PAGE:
When it comes to difficult shots, shooting off the rail is right up there. Whether our opponent leaves us against the rail, or we do it to ourselves, having the cue ball pinned to a cushion puts you in a tough position for several reasons. For starters, when the cue ball is up against a rail, you canít use draw or even a center ball hit because you canít get the tip below the edge of the rail. And because you see less than half of the ball, even applying English is difficult.

Additionally, good technique is essential on these shots. Most players I watch, from amateurs to pros, hold the cue wrong and address these shots wrong. Some shots require that you change your approach and alter your stroke. I practice rail shots all the time and, because of that, cueing off the rail has become one of the strongest components of my game.

For 90 percent of the shots you take in pool, you hold the cue near the back of the butt, bring the cue back and accelerate through the cue ball. But for rail shots, I choke up more on the cue, bringing my grip hand forward a good six inches. Proper cueing is all about focus and concentration, and that is even more important on rail shots. At all costs, avoid allowing your tip to hit the rail before the cue ball. That is why I use a shorter stroke on rail shots. A long backswing makes pinpoint contact on the cue ball a lot more difficult. If you absolutely have to power the ball, a short stroke makes the task harder, but on most rail shots you donít need to use a lot of power. Accuracy in where you strike the cue ball is the most important thing.

You must focus on simply making the ball and taking what the table gives you. Rail shots are tough enough as it is. Donít make it tougher by trying to do something extra with the cue ball. Bring your hand up the cue, use less backswing and focus on the cue ball. The result will be increased consistency on these shots.

In addition to your stroking technique, it is critically important that you first step back and see the line from the cue ball to the object ball before you get down to shoot. Shooting off the rail requires a very level cue and because so much of the cue ball is hidden by the height of the rail, it is difficult to get a good look at the shot once you are down over the cue. Step back and look over the shot from a higher vantage point. This will assure that your line is good and you can focus on the cue ball. Rail shots are the only shots on which I actually look only at the cue ball when I deliver the cue. I practice rail shots with the drills shown here. They will test your nerve and your ability to keep your head still on the shot. Staying steady is so important. If you look back at big pro events like the Mosconi Cup, many of the missed shots are rail shots, and that is because of the enormous pressure on the players. Under pressure, the first thing players do wrong is moving their head, which causes the cue to go off line and miss the aim point on the cue ball. Because shooting off the rail requires such a level stroke and precise hit on the cue ball, any movement is almost certain to affect the accuracy of the hit on the cue ball.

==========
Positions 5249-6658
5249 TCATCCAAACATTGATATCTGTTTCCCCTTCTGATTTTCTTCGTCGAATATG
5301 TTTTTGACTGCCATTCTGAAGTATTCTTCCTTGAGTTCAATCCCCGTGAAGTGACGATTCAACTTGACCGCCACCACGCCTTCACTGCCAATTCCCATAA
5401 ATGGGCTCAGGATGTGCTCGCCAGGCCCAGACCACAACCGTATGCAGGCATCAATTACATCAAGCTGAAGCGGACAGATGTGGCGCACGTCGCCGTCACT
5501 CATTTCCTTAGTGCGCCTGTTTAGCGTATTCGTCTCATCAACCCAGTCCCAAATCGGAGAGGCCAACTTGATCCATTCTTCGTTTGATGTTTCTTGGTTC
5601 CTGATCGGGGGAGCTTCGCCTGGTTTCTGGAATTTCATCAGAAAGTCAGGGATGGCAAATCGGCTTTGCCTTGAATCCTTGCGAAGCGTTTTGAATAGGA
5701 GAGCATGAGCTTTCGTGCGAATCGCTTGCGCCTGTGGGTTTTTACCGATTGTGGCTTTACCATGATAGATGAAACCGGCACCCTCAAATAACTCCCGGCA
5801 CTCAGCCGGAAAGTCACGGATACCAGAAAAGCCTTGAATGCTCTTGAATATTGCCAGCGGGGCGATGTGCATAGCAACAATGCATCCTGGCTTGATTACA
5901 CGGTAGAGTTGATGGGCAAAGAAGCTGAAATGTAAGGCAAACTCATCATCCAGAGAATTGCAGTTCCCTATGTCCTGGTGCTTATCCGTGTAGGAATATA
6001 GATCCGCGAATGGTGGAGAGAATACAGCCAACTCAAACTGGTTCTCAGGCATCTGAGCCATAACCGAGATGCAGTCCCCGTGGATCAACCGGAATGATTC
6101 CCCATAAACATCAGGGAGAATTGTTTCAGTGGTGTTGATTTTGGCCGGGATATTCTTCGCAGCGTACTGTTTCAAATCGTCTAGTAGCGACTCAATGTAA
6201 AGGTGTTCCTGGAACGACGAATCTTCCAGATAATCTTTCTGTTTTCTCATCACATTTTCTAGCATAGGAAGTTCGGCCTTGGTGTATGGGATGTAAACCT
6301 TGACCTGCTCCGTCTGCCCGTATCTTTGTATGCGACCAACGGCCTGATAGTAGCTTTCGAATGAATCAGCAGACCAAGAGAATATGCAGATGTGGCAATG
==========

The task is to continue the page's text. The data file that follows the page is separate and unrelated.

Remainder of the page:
The drill in Diagram One requires you to play 10 shots to each corner pocket. Keep track of your total score. If you practice this drill regularly and correctly, you will see big improvement and you will come to enjoy the challenge of these shots.

Diagram Two shows a shot that many players miss because they are concerned about the scratch in the side pocket. Concerning yourself with the scratch will cause you to take your eye off of the cue ball and jump up off the shot early. This can also cause a miscue. I like adding that element to this shot because it really forces you to keep your head down. Again, the keys are the pre-shot preparation, maintaining focus and staying down on the shot.

Play 10 of these shots to each corner and see how close you can get the cue ball to the next starting point. You can stick to one side of the table, or play alternate corners with the same cue ball. If you hit this shot correctly the cue ball will end up perfectly positioned for the next shot. This part of the drill offers a real challenge. Conquer this drill and it will really fill you with confidence in both your cueing and your angles.